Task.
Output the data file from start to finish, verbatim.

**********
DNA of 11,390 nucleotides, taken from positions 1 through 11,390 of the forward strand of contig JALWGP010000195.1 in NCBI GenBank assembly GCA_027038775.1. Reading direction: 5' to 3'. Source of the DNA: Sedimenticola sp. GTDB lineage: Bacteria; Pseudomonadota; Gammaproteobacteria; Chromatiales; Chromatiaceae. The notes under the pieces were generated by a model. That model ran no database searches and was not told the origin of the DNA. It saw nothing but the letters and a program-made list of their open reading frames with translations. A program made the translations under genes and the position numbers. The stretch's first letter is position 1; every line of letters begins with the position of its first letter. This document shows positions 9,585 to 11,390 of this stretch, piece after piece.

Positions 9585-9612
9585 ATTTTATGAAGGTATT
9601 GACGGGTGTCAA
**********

DNA of 11,390 nucleotides, taken from positions 1 through 11,390 of the forward strand of contig JALWGP010000195.1 in NCBI GenBank assembly GCA_027038775.1. Reading direction: 5' to 3'. Source of the DNA: Sedimenticola sp. GTDB lineage: Bacteria; Pseudomonadota; Gammaproteobacteria; Chromatiales; Chromatiaceae. The notes under the pieces were generated by a model. That model ran no database searches and was not told the origin of the DNA. It saw nothing but the letters and a program-made list of their open reading frames with translations. A program made the translations under genes and the position numbers. The stretch's first letter is position 1; every line of letters begins with the position of its first letter. This document shows positions 9,585 to 11,390 of this stretch, piece after piece.

Positions 9585-9612
9585 ATTTTATGAAGGTATT
9601 GACGGGTGTCAA